Court House and North Anna River, Va., and Gettysburg, Pa. While carrying the
colors of his regiment in the charge of its brigade at North Anna River, Va. , May
23, 1864, he was severely wounded in the left leg just below the knee: Shortly after-
wards he was commissioned second lieutenant for his conduct on the battlefield,
being promoted over all the non commissioned officers of the regiment. He was
mustered out at the close of the war on July 28, 1865, while still suffering severely
from his wound, having served almost four years. In 1867 he engaged with his
brother Cornelius in the prepared flour business ; in 1869 began the study of art with
Prof. Alexander Francois of Albany. Later he opened a studio for pastel and
crayon portraiture, being the first artist in Albany to make life size crayon portraits;
afterwards he added the solar printing and enlarging process, and still later the
electric light and platinum process, and continued in this business until 1894. He
then engaged in the manufacture of magnetic garments and appliancesat 611 Broad-
way, Albany, N. V., under the name of " Suttonia" Magnetic Co. These consist of
magnetic jackets, belts, leggins, shields, insoles, etc., for the cure of lung troubles,



rheumatism, heart troubles, cold feet and cramp in limbs, etc. He is a charter mem-
ber of William A. Jackson Post No. 644, Department New York G. A- R-, and has
resided in Bath-on-Hudson since 1873. February 14. 1871, he married Isabella
Laing Hutton of Schuylerville, N. Y., a daughter of John Hutton of that place, who
was born in Edinburgh, Scotland, August 8, 1812, who was a son of David Hutton,
a merchant tailor of that place. John Hutton, her father, served during the war of
the Rebellion in the 125th Regt. X. Y. Vols., that went from Troy, N. Y. He was
.discharged for disability after serving almost two years. They have had three chil-
eren: Anna Goodrich and Albert Pond Payn, both deceased, and Samuel Giles 3d,
born at Bath on-Hudson, August 27, 1878.

Robinson, James A., son of Albert S. and Anna M. (Preston) Robinson, was born
in Brooklyn, N. Y., ia 1862. He moved to Albany with his parents in the early sev-
enties, and attended the public and high schools and the Albany Academy. He
afterward became a student in the law office of Cliflford D. Gregory and remained
there five years, in the mean time bemg admitted to the bar. He subseijuently be-
came connected with the Hon. Robert G. Scherer and remained with him three years.
Since then Mr. Robinson has practiced law at No. 68 State street. He is a member
of the Improved Order of Red Men and Capital City Lodge No. 440, I. O. O. F. In
1893 he married Genevieve Bigelovv of Albany.

Taylor, Robert B., was born in New Scotland, March 10, 1829. Robert, his grand-
father, was a native of Ireland, born in 1758 and came to America when a young
man and spent his life as a farmer in the town of New Scotland; his wife was Eva
Ann Hotaling, born in 1762 ; they reared four sons and five daughters. John Tay-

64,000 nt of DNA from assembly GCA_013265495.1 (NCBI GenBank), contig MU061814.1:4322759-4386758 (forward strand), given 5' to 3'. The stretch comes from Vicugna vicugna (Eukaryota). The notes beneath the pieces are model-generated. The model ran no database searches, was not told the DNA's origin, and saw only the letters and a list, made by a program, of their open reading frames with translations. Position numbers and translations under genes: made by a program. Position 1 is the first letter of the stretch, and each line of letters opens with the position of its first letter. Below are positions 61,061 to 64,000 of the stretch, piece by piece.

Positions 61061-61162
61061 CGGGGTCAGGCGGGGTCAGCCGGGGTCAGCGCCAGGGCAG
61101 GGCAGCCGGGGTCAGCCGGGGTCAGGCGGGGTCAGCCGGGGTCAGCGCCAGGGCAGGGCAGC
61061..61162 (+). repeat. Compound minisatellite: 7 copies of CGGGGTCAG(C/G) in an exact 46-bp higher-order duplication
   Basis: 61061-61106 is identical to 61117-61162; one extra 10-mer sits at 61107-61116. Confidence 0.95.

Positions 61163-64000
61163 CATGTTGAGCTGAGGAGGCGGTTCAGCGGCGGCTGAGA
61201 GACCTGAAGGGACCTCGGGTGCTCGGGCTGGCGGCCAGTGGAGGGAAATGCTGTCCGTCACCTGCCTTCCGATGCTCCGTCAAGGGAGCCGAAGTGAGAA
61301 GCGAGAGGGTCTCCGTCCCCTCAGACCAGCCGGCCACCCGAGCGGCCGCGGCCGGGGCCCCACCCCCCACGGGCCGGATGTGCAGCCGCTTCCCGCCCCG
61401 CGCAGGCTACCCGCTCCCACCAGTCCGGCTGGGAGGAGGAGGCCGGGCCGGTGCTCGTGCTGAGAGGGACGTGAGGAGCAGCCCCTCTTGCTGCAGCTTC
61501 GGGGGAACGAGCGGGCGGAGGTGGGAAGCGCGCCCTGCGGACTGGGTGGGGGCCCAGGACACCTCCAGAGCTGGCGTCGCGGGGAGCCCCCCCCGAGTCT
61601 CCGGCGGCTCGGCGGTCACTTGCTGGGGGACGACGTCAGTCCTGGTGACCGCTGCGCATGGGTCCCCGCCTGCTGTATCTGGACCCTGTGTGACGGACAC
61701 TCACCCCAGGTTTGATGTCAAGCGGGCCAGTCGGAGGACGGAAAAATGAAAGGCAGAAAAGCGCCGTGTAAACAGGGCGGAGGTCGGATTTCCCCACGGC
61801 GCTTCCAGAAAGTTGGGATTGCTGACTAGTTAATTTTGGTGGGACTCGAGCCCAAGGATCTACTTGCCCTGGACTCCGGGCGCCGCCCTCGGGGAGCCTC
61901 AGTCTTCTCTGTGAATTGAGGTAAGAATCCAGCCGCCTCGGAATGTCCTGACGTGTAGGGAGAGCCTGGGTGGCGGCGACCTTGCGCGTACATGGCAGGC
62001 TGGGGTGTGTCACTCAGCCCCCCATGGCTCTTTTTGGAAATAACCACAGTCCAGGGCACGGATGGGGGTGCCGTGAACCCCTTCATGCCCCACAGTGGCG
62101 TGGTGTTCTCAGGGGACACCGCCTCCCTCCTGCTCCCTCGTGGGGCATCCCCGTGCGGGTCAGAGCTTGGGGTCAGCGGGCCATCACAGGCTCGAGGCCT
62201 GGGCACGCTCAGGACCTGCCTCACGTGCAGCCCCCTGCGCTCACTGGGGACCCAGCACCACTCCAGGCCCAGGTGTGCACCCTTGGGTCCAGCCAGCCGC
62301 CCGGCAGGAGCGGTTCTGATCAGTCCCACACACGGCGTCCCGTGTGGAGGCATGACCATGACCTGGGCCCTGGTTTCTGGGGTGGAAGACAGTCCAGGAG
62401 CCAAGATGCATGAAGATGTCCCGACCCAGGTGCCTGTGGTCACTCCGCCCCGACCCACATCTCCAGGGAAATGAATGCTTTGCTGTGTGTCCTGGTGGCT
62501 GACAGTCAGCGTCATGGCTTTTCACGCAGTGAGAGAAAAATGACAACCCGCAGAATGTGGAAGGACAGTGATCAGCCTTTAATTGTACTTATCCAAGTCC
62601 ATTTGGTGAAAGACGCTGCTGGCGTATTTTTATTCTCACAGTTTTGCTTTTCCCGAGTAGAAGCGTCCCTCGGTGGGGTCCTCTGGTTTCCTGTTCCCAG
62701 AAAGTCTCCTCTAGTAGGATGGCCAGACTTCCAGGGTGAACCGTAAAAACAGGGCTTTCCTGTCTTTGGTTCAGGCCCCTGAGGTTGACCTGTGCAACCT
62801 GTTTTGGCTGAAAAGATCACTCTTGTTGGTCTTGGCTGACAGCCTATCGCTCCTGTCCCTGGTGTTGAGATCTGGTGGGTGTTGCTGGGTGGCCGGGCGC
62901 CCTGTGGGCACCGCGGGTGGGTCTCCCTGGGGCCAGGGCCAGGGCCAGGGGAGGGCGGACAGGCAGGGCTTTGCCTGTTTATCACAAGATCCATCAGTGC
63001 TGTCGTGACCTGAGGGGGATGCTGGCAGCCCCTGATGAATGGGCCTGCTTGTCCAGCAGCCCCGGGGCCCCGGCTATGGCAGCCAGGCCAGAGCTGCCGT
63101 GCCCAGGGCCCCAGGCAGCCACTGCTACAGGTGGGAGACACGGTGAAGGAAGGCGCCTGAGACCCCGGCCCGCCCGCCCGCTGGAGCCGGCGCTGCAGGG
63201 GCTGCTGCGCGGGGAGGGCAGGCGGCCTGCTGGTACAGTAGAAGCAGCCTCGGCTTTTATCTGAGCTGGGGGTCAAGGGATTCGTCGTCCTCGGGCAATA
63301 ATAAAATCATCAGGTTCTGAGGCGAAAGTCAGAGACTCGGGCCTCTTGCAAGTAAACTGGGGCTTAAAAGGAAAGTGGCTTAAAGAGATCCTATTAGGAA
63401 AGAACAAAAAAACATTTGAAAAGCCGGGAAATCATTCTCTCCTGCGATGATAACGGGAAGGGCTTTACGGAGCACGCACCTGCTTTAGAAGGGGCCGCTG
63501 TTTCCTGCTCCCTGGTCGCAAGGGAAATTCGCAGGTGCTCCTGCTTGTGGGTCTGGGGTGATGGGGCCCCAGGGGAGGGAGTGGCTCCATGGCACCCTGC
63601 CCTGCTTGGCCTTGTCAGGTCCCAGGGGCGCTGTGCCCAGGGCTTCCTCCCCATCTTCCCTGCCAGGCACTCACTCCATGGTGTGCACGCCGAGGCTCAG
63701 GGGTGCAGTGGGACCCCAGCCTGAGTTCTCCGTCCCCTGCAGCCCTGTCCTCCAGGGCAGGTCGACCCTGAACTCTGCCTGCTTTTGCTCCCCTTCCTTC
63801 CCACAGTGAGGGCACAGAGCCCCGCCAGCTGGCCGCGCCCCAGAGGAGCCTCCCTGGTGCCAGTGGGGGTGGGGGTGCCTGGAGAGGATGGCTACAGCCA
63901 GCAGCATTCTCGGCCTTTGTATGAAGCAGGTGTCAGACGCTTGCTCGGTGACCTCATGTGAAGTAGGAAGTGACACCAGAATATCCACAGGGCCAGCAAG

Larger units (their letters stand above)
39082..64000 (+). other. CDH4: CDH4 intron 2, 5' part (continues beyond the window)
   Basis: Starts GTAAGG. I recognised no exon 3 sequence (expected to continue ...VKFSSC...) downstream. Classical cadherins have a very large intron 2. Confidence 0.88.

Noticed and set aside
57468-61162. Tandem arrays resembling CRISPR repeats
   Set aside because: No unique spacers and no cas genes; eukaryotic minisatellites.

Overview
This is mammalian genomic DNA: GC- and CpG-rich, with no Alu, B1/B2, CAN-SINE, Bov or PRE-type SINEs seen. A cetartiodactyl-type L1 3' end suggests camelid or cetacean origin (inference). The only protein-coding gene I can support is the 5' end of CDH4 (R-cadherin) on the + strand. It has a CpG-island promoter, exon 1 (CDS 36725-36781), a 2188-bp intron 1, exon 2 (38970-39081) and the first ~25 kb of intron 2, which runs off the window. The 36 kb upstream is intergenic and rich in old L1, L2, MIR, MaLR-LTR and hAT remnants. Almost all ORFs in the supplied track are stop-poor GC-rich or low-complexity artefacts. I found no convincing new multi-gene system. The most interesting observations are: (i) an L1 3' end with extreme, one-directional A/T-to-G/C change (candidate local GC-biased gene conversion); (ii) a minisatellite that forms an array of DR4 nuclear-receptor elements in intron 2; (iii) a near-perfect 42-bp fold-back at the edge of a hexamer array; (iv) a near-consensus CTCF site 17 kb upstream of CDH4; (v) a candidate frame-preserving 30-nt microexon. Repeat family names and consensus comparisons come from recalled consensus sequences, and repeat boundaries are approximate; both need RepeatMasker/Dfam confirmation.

lor, the father, was born on the homestead in 1790, and spent his life in agricultural
pursuits; his wife was Christiana, daughter of Rev. Harmon and Rachel (Bogart)
Van Huysen; to them were born ten children; James, Mary J., Rachel, Harriet,
Sarah, John V., Robert, Eva Ann, Eliza, and Catharine; he died in 1850. His wife
was born in August, 1794, and lived to be eighty-six years of age. Her father, the
Rev. Harmon Van Huysen, son of Harmon, a native of Holland, was a Revolu-
tionary soldier, who ranked as captain, and after the war settled in New Scotland on
the farm now owned by his grandson, Robert B. Taylor; it being the donation of
his friends in that vicinity, each contributing ten acres. He entered the pulpit and
was the founder of the Dutch Reformed church in Guilderland and New .Scotland.
It was known as the Helderberg Reformed Church. He had three congregations
and preached for thirty-one consecutive years. Robert B. lived on his father's farm
and attended the common schools. When twenty-one years old Ijis father died, and
the following year he began for himself on the same place where he erected his
present sightly house. In 1853 he married Elizabeth (born in New Scotland), the
daughter of Peter R. and Mary (Ostrander) Furbeck, and granddaughter of John
Furbeck.of Germany, who was a prominent Revolutionary soldier in Washington's
army. To Mr. and Mrs. Taylor were born five children: Alfred J., John B., and
Rensselaer, all of whom are farmers in this town ; and Mary Anna, died when she
was eighteen years old, and Ellen, died when she was sixteen years old.

Court, Charles, was born in Coeymans in 1860, and is a son of Edward, who came
from England and settled at Aquetuck in about 1856, where he built a wagon shop
and carried on business until his death. Mr. Court, after attending the di.strict



213

school, went to the State Normal School at Albany, where he was graduated, and has
been a teacher for several winters. In 1882 he bought the store at Aquetuck, which